Book Review: 'The Advantage: Why Organizational Health Trumps Everything Else in Business' by Patrick Lencioni
I love non-fiction books but I generally am not a huge fan of business or self-help books. I did go through a self-help book phase; my Audible account is an embarrassing library of career/entrepreneurship/"crush it" books that got me to and from work every day when I had a job I hated and a dream I had yet to fulfill. Maybe they helped, because I did end up with a pretty great dream job.
As a part of that pretty great dream job's recent promotion, I was given a bit of a reading assignment. I was given a copy of The Advantage: Why Organizational Health Trumps Everything Else in Business by Patrick Lencioni and told that our company believes in the message of that book. So while I wouldn't normally read such a book anymore, I was excited to learn more about the strategies that make a great organization work, and to learn more about what is expected of me in my new role.
I have to say that the book was better than I expected. One of my major issues with self-help and business books is that they generally revolve around one to three major points and the rest is fluff in order to pad the word count and justify a $14.99 cover price. This book is divided into the four disciplines of organizational health and in a separate section covers the topic of meetings.
A company or organization must build a cohesive leadership team; one that consists of members who are willing to conflict with each other, who trust each other, and who are willing to commit beyond the boundaries of their job titles or departments to doing what is best for the company. Next, that leadership team has to clearly define multiple aspects of the company and base all of their decisions on their agreed-upon goals, culture, and business plan. Then, the team must focus on communicating these critical aspects to other members of the organization through their words and deeds.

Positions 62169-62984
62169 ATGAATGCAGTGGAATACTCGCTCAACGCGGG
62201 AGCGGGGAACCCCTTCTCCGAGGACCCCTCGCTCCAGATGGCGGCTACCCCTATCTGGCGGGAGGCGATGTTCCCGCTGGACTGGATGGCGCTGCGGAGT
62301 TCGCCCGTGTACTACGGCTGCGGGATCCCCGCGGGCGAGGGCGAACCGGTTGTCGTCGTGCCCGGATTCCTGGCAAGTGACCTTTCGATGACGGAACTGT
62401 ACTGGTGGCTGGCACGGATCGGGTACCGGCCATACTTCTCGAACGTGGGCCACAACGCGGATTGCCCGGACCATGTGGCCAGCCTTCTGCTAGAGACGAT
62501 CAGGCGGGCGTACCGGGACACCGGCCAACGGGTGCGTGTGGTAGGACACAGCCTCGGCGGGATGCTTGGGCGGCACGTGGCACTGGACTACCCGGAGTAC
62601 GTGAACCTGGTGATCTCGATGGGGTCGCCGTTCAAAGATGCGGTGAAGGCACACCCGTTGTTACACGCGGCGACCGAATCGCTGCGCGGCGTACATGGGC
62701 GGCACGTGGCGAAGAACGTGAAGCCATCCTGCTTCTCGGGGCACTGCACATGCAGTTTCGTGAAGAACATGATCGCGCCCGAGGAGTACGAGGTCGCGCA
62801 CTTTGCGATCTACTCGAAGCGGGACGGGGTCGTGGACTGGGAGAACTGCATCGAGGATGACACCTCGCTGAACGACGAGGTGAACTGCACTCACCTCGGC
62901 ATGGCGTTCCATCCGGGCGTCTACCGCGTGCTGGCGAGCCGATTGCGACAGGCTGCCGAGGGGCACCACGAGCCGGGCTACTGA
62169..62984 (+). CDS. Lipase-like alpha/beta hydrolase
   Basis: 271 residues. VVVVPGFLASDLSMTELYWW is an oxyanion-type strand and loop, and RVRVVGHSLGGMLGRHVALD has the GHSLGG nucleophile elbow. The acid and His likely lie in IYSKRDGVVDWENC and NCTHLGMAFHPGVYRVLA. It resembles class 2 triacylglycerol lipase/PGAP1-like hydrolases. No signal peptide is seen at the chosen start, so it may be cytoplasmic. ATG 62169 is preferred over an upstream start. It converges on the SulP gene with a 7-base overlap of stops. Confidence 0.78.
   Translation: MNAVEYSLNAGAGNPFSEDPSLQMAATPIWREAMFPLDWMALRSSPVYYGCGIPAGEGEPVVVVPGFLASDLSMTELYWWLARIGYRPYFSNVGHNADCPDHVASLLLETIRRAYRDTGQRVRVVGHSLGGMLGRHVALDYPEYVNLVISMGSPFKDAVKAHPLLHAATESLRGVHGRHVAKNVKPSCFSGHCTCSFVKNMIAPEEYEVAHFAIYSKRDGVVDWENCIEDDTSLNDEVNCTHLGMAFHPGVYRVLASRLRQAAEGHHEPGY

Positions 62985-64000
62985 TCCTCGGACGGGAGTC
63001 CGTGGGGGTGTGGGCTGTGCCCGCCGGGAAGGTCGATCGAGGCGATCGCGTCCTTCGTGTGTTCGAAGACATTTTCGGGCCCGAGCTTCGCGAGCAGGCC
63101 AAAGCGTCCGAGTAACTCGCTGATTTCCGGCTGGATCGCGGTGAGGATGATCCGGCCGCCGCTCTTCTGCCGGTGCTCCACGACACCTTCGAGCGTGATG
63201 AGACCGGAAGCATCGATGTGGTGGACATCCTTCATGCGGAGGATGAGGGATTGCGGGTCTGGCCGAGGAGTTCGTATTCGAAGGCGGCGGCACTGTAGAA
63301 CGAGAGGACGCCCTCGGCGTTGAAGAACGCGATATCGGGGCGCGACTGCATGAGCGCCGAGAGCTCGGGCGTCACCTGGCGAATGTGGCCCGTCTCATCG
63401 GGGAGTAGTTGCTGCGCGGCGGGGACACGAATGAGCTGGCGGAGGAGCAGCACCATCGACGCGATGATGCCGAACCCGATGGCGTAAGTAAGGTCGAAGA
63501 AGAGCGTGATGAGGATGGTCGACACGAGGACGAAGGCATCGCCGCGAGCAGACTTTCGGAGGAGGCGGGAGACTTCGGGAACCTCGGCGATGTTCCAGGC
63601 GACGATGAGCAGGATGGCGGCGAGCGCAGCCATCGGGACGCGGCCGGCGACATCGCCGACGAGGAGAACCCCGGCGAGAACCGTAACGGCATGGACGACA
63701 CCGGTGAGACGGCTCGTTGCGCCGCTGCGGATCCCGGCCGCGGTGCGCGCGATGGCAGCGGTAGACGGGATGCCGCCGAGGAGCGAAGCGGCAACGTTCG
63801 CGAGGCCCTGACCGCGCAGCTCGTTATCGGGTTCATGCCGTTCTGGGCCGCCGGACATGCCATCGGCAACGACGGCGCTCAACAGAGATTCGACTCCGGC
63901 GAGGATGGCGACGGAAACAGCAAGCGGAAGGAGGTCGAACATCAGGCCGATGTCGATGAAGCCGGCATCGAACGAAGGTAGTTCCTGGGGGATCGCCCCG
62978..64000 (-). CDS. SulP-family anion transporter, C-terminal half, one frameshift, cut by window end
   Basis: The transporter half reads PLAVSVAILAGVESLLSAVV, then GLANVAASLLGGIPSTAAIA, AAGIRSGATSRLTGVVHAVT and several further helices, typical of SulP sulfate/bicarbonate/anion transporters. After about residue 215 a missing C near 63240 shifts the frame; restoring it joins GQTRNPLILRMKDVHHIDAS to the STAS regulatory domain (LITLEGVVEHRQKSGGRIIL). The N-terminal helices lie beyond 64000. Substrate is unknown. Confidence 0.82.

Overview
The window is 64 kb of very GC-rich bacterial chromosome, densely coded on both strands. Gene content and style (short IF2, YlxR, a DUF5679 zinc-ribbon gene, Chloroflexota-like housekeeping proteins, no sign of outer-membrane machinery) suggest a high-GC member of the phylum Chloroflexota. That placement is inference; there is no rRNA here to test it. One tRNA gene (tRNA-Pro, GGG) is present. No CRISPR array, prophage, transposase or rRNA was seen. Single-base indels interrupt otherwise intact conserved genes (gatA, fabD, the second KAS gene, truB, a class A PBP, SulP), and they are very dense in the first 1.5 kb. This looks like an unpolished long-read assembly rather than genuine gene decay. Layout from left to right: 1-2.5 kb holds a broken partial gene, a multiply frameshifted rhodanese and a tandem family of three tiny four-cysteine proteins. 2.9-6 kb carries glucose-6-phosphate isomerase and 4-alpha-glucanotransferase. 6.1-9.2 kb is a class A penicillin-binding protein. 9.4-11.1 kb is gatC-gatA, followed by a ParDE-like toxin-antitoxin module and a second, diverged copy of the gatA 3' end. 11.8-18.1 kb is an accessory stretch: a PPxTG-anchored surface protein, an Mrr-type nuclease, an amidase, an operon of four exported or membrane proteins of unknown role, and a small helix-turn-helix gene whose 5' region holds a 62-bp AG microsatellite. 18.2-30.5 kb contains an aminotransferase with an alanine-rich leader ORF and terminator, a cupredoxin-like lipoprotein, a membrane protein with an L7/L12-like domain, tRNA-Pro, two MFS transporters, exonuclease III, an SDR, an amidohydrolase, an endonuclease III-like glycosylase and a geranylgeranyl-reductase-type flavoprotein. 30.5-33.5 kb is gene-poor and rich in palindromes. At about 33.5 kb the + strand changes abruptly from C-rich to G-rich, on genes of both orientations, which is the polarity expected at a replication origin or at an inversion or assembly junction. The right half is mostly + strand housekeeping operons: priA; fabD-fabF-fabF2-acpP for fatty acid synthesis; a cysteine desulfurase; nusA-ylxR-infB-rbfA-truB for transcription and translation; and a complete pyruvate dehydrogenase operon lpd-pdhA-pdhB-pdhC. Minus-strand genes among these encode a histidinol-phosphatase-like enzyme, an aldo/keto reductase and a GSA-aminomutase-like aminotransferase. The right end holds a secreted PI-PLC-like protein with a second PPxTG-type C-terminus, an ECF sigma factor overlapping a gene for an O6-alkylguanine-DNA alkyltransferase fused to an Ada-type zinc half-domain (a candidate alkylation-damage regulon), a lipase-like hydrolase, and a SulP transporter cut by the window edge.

A few quotes jumped out at me in the book as being very Buddhist in nature and made me think of the words of wise Ajahn Brahm:
People who work in those organizations tend to have a misguided idea that they cannot be frustrated or disagreeable with one another. What they are doing is confusing being nice with being kind.
At its core, accountability is about having the courage to confront someone about their deficiencies and then to stand in the moment and deal with their reaction, which may not be pleasant. It is a selfless act, one rooted in a word that I don't use lightly in a business book: love. To hold someone accountable is to care about them enough to risk having them blame you for pointing out their deficiencies.
If you ever listen to one of Ajahn Brahm's dharma talks on love and compassion, you could very well find quotes like these sprinkled in. Ajahn Brahm has, on many occasions, pointed out the differences between someone who is outwardly nice and someone who is truly kind. As he would say, you must treat everyone with loving kindness and compassion, and holding someone accountable with loving kindness and compassion will help them learn and grow as a person and team member.
Another paragraph spoke to me on a personal level. While it speaks to a disjointed organization, I am also guilty of the same.
Most organizations I've worked with have too many top priorities to achieve the level of focus they need to succeed. Wanting to cover all their bases, they establish a long list of disparate objectives and spread their scarce time, energy, and resources across them all. The result is almost always a lot of initiatives being done in a mediocre way and a failure to accomplish what matters most. This phenomenon is best captured in that wonderful adage, "If everything is important, nothing is."
I'm constantly trying to do everything at once: excel at work, become a better programmer, learn new languages, create art, learn more about astronomy and astrophysics, read more books, watch more movies, play more video games... and the list goes on. I need to constantly remind myself to finish one thing before beginning the next. Bullet journaling is helping me slow down and track my progress on each task, and is my way of setting top priorities.
Overall, I thought the book was well-written and had a lot of great points. Most of it was common sense, or sounded like it, but it's common sense that you don't often find implemented in real life. While a lot of The Advantage felt like it was geared at higher-level management, I still felt like I got a lot of wisdom from it, both personally and professionally.